Confused? Here’s a few examples to clarify:

Post # 1 Let’s say you come across this post that’s asking people to share it in order to help find the parents of an injured, hospitalized child. I mean, who wouldn’t want to help an injured child?

Facebook phishing post

As mentioned earlier, you’re a good person and are eager to help, so you share the post on your timeline. Now you’re probably feeling good knowing you did your part in trying to help this poor girl. A few days go by, your friends and network see the post, and because they’re good people too, they share it. The thing is that the post is like a ticking time bomb that can be altered and changed whenever the scammer wants to. A few days, or even weeks, go by, and you’ve already forgotten about the post, but the scammer hasn’t and turns into a deceptive rental ad or a survey that guarantees a cash payout.

Post #2

Facebook phishing post #2 Image source: 3 News

Seeing that the post is on your timeline, your friends might interpret it as a recommendation for that content. This bait-and-switch approach has two primary objectives:

  • To get your cash - in this example, secure a deposit for a rental property that doesn’t exist. before users view it.


  • To get people's personal information, harvest it, which could potentially result in identity theft.

This twist is particularly insidious because it preys on the trust we place in our friends and connections on social media platforms and also capitalizes on the credibility of our connections. Your friends and followers may see the altered post, which now contains false information, misleading links, or even malicious content. Consequently, your reputation and trustworthiness could be tarnished, and your online security compromised. The worst part is that you've unknowingly helped your friends and family get scammed.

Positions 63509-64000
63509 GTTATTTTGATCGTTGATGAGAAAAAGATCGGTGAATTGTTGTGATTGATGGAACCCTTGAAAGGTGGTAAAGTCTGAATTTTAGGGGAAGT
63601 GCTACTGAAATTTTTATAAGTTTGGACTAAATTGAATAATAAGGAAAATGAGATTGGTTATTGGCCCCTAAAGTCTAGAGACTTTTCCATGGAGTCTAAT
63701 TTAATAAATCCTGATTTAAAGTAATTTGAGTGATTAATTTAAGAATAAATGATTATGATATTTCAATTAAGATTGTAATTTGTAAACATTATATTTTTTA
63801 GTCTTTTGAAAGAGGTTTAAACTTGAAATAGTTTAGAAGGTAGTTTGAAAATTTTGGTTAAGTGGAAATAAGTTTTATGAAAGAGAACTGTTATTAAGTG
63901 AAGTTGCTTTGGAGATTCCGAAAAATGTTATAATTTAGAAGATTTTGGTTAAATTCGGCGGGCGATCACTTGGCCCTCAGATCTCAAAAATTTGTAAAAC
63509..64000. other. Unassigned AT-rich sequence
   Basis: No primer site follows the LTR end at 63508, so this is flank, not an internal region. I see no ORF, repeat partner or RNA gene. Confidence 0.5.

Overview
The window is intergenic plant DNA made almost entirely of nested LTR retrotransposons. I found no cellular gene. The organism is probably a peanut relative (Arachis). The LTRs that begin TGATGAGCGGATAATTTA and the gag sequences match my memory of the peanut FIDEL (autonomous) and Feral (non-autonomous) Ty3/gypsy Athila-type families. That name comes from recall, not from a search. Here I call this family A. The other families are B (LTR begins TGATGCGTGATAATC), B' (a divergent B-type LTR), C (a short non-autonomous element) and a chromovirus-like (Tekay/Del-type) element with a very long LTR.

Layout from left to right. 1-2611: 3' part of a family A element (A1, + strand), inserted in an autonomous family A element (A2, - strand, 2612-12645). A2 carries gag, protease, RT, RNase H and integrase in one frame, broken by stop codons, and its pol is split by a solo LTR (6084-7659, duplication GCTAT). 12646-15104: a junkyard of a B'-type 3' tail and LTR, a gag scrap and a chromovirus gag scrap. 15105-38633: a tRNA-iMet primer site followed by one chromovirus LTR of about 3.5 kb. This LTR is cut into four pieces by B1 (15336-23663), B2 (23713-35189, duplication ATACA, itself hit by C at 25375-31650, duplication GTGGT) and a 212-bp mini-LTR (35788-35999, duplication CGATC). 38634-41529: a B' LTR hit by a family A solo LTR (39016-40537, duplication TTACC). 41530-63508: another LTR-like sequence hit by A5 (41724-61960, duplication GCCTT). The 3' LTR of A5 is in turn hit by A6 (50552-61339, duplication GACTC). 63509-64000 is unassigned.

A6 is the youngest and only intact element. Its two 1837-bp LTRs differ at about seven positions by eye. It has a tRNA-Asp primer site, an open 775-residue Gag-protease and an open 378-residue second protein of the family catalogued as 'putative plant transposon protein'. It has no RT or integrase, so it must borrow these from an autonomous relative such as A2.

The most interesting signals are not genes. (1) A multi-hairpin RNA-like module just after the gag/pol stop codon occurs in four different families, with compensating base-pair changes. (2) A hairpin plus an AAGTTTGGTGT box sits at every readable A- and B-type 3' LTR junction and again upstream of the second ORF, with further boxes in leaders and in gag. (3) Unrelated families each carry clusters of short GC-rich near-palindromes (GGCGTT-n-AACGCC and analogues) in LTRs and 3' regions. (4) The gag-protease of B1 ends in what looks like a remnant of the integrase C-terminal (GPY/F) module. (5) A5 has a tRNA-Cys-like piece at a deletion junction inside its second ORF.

In another example, a West Michigan Facebook group featured a touching post about a found puppy, with the initial poster claiming to seek the owner's help. However, as the post gained momentum through shares, it was surreptitiously altered to become a fraudulent contest riddled with phishing links.

What makes this even worse is that unless you receive a message from a trusted friend or take the time to revisit your own posts, you probably won’t even realize that your Facebook page is now unwittingly promoting a phishing scheme.

Common types of phishing posts

Facebook phishing posts come in various forms, each designed to exploit different psychological triggers and vulnerabilities. Here are some common types:

Fake contests: Posts claiming that you can win a prize if you just click on the post and submit some private data.

Survey scams: Posts that ask you to complete a survey but actually aim to collect your personal information.

Malicious links: Posts with links to seemingly interesting articles or videos that lead to malware or phishing sites.

Friend requests from strangers: Requests from fake accounts impersonate real people to gain access to your friend list.

Fake customer support: Phishing posts that pose as official Facebook help centers or other reputable sources to steal your login credentials.

How to spot a Facebook phishing post

Now that you know the types of posts to look out for let's discuss how you can identify a phishing post on Facebook:

Check the source: Verify the source of the post. Is it from a reputable source or an unknown account with limited activity?

Inspect the URL: Hover over any links without clicking to see where they lead. Be cautious if the URL appears suspicious or unrelated to the post's content.

Examine the comments: Check if others have flagged the post as a scam or if users are reporting unusual experiences.

Look for red flags: Watch out for poor grammar, misspellings, and overly sensational claims in the post.

A closer look at a post can reveal some warning signs like:

  • How many friends does the person posting have? If it’s in the 10’s it might be a fake account.

  • When did they join the group the post was posted on? Was it like yesterday? A definite red flag!

  • Is the photo posted good quality? If it’s blurry, it may have been sourced from the internet - anther red flag.